Posted by Genevieve Wood
16. Jul, 2013
The Sovereign Wife does more than wreck havoc on colonial themes, cliches and regular MTC goers; the show’s 40 odd costumes make for a compelling visual yarn.
The slap dash chic of the national costume archive living in our collective conscious reads a little something like this reference list: sails of the Opera House, Indigenous art, budgie smugglers and a cork hat. Pretty soigné stuff really.
As DIY queer-theatre troupe Sisters Grimm prepare to take us on a wild romp through our national identity via The Sovereign Wife, so too does the show’s impressive set of costumes that span three different eras; contemporary Ballarat, 1850s goldfields and 1860s Northern Territory
Stretching one hundred and fifty years of toil and hardship, The Sovereign Wife is one woman’s epic journey across our sunburnt land from country Victoria all the way to the Simpson Desert – never once forgetting the historical importance of our colonial ties and those true blue Aussie characteristics; larrikanism, mateship, piss-taking and gender-bending.
We took some time out to chat to the show’s costume designer Owen Phillips, who makes the outback epic live on through our recognised ‘straya fare, executed here with some real local flair.
Genevieve Wood: What’s the best part about being a costume designer?
Owen Phillips: Nothing can beat the feeling of the first day in the theatre. All the costume elements are finally there, you add hair and makeup, and you and the actors bring it all together. The thick black make-up or the chunky jewellery that all looked hideous in the fitting room suddenly look amazing under theatre lights. It always feels like more happens in that first hour in the theatre than has happened in the previous six weeks.
Are there any crucial points in the show represented by the costumes?
I think the most crucial aspect of the costumes is that they really ground the story and the characters in the various periods. The big frocks of the 19th century society ladies against a desert landscape, or the beards and braces of Ballarat gold diggers are so iconic and familiar, and they provide a fantastic counterpoint to the bizarre and offbeat humour of the writing. In this world, the expectations you have of the way someone in a bonnet and lace gloves should behave are suddenly all turned on their head as soon as they open their mouths!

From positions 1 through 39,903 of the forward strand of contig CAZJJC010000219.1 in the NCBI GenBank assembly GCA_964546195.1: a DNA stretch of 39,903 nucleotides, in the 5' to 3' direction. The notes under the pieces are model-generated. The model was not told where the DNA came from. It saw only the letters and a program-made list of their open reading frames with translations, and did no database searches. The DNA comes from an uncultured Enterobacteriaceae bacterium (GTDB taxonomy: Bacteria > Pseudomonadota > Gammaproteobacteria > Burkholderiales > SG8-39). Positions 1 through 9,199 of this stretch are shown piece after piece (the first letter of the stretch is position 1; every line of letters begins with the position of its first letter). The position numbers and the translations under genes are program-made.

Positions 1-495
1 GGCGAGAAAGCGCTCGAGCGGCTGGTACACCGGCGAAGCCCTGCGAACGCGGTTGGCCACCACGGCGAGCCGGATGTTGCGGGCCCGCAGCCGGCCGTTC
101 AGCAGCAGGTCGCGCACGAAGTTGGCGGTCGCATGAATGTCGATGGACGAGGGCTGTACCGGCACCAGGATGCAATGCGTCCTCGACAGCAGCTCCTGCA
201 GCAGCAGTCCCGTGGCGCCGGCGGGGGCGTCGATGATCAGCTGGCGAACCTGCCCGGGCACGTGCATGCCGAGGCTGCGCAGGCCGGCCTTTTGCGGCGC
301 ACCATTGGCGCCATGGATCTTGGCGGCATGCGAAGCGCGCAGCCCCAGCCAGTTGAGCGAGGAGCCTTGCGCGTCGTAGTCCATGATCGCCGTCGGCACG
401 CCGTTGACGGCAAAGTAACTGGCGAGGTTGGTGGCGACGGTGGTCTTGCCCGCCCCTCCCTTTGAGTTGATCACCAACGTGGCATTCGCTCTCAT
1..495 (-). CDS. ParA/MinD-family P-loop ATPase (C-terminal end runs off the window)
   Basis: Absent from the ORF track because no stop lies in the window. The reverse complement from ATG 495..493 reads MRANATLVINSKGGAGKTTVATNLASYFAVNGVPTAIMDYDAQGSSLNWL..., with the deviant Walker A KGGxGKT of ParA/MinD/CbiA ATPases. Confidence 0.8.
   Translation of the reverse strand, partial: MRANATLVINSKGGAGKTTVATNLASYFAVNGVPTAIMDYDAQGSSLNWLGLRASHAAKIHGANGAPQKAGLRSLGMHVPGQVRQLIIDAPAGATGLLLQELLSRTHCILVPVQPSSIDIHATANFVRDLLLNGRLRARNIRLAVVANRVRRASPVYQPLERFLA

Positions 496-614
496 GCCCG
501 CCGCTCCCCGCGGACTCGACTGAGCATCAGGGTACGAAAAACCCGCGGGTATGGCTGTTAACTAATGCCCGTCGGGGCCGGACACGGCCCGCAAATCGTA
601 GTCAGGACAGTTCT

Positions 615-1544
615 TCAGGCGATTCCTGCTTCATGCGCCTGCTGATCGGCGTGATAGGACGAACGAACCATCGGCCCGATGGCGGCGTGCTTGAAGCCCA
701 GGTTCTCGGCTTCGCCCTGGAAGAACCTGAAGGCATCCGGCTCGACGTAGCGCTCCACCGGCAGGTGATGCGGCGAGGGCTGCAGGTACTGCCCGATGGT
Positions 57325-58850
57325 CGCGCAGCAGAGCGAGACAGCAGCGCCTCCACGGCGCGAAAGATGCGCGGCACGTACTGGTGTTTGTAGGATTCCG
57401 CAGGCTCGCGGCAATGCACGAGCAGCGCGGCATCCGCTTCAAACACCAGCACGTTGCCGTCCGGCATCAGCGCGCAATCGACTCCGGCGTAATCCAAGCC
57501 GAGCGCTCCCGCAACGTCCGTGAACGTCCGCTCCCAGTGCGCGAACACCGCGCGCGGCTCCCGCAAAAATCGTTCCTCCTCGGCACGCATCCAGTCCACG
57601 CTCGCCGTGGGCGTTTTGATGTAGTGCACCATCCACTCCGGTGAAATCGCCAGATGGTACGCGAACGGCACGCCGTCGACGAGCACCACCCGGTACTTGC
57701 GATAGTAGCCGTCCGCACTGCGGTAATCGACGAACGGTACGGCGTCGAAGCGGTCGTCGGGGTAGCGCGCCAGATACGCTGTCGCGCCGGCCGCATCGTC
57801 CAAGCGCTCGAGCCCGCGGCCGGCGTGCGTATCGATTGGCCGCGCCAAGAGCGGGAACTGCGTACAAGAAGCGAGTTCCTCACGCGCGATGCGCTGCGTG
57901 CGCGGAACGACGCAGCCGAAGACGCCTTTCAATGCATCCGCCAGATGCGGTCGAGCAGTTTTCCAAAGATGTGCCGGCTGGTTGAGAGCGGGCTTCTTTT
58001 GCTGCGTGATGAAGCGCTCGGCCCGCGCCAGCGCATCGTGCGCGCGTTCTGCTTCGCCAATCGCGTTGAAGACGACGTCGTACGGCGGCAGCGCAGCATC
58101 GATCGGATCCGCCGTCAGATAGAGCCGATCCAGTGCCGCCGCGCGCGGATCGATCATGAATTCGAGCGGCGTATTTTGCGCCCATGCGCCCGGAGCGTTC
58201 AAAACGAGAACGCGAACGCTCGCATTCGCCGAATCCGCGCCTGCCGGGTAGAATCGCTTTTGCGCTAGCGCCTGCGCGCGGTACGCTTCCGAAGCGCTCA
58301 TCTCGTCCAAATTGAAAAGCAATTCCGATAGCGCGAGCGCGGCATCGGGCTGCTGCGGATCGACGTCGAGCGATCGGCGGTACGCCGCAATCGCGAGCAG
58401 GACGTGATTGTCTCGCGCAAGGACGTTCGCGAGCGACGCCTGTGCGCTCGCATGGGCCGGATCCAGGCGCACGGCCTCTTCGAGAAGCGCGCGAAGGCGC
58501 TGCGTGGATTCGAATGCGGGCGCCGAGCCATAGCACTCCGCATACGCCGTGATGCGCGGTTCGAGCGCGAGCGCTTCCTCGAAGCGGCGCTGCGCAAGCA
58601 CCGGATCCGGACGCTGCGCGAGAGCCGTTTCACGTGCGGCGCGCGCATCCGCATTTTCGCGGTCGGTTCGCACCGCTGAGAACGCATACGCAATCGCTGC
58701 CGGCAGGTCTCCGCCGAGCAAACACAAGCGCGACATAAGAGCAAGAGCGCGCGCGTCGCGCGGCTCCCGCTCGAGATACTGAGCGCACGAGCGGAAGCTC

GW: What did you go to for inspiration/influence?
OP: The costumes for The Sovereign Wife are pretty much Jane Campion’s The Piano meets Muriel’s Wedding. With the show being a re-imagining of the Australian epic, especially in a cinematic context, film and TV was always our main reference point. Everything from The Proposition, The Man From Snowy River and everyone’s favourite Baz Lurhmann film Australia.
GW: Where was the most unlikely place you picked up a costume piece?
OP: Not unlikely per se, but I did get a pair of Chinese pyjamas in Chinatown in New York!
GW: What is your favourite piece?
OP: It’s like choosing a favourite child! It changes all the time, and often it’s the strangest things. At the moment it’s tie between a fabulous Flying Nun-style hat we borrowed from MTC and a pair of lumpy, gold clip-on earrings that cost four dollars from Savers.
GW: What’s the best Australian costume moment?
OP: I really don’t think you can go past Nikki Webster’s pink hibiscus dress circa Sydney 2000. Not many other people could have pulled that colour off as well as she did.
GW: What should we wear to the show?
OP: As much Ken Done as possible. Also Coogi cardigans, gumnut baby earrings and vintage Jenny Kee are all essential for complete enjoyment of the show. An Australian flag draped elegantly around the shoulders certainly couldn’t hurt either.
The Sovereign Wife plays as part of the Neon Festival at The Melbourne Theatre Company until 21 July.
For tickets visit mtc.com.au.
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